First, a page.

Are attic followers definitely worth the expense? – Orange County Register
Q. I would love to hear your thoughts on attic fans. Is it worth installing or just wasting your time and money?
A. I’m not a huge fan of attic fans. These fans are usually mounted in the top pitch of the roof and are used to cool the attic, save energy on cooling costs and extend the life of the roof shingles. The thermostat-controlled fans work by forcing out the “upper” hot attic air and drawing in cooler outside air, usually through the lower soffit openings.
The unmentioned evil of these fans is that they often draw air-conditioned indoor air from the lower floors into the attic through small cracks in the ceiling and other leakage areas (wires, pipes and similar ducts). As soon as this happens, the negative pressure created in the house draws in hot outside air, which means that the air conditioning system works longer.
I’ve also heard that attic fans on gas appliances (e.g. water heaters) can cause backflow issues that can lead to health and safety issues. The fan basically causes air to flow through the vents rather than the passive roof vents, which causes a water heater or boiler to not properly vent its exhaust gases and the fumes actually get into the house. I would consult your plumber or HVAC technician on this matter.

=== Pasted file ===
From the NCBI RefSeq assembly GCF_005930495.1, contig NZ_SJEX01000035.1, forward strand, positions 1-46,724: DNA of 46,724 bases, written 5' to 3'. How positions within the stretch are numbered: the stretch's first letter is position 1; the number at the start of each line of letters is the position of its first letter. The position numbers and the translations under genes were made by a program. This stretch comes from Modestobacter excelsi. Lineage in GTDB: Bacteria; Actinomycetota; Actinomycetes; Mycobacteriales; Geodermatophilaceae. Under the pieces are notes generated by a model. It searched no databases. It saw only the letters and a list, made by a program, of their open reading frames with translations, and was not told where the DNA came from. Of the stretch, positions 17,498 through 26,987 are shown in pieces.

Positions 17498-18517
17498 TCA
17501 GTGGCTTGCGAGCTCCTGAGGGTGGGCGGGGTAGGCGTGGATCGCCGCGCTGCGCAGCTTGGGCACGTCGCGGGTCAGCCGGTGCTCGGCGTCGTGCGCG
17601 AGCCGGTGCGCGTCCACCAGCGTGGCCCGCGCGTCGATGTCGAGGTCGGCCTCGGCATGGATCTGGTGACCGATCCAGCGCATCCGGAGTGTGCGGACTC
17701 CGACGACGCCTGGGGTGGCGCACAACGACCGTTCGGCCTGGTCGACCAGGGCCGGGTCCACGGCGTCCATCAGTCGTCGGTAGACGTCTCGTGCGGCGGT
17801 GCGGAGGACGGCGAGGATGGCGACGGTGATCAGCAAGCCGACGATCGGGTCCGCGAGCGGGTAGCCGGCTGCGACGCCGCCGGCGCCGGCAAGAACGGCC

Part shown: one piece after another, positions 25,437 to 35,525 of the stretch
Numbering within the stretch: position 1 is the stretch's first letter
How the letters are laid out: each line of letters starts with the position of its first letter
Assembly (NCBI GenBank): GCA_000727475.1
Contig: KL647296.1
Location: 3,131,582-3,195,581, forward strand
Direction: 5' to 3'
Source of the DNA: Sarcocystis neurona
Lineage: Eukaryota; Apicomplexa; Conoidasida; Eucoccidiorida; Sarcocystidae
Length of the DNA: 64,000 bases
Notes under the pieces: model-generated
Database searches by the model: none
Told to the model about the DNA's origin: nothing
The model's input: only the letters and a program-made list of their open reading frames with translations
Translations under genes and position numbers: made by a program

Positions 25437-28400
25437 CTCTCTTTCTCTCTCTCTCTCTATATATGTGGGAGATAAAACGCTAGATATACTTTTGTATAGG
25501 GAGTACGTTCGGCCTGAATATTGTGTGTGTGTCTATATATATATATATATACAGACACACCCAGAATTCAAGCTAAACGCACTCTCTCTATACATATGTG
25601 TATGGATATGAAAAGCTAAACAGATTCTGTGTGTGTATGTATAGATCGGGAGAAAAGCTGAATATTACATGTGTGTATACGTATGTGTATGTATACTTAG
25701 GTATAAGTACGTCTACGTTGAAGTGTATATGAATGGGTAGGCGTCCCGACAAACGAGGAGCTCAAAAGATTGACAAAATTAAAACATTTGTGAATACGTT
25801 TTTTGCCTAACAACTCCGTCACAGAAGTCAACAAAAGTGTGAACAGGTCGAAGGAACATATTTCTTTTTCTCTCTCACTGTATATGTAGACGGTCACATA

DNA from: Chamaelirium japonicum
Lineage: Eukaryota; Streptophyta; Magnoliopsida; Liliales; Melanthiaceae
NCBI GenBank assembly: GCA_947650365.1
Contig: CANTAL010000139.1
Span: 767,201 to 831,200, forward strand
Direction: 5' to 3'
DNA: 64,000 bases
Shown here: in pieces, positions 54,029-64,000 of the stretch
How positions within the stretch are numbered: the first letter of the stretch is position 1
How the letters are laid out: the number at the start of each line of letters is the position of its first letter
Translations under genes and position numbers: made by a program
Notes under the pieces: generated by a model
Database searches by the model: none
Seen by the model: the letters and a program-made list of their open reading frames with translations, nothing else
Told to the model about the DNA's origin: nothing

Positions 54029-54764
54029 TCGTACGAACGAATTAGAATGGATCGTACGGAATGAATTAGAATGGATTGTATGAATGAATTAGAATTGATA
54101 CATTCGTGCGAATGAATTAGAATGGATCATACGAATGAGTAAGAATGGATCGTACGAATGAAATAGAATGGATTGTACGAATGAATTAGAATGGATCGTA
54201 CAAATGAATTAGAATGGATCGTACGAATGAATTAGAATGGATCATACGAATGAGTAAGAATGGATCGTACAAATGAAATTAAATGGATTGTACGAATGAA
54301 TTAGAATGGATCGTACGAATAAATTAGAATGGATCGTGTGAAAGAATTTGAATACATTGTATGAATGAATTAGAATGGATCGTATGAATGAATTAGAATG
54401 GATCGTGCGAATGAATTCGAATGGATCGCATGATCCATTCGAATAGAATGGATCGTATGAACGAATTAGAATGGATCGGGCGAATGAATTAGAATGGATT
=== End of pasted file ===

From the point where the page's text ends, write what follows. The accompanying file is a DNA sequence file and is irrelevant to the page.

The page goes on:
Because of the negative pressure in the house that these fans create, I don’t think they’ll save you money on electricity or cooling bills.
Let’s say you have a super-tight house and no leakage. There are solar powered fans on the market that do not use electricity. These fans won’t cost you anything to run, but you still have the negative pressure problem. Additionally, it will take you a decade or more to cover the cost of buying and installing an energy saver. I would only consider a solar powered fan if you were new to spinning and already had a reason to be on the roof.
If you are uncovered and have gas appliances prone to backwater, I recommend allowing passive ventilation through natural convection (upward heat flow through soffit, eaves, and ridge vent).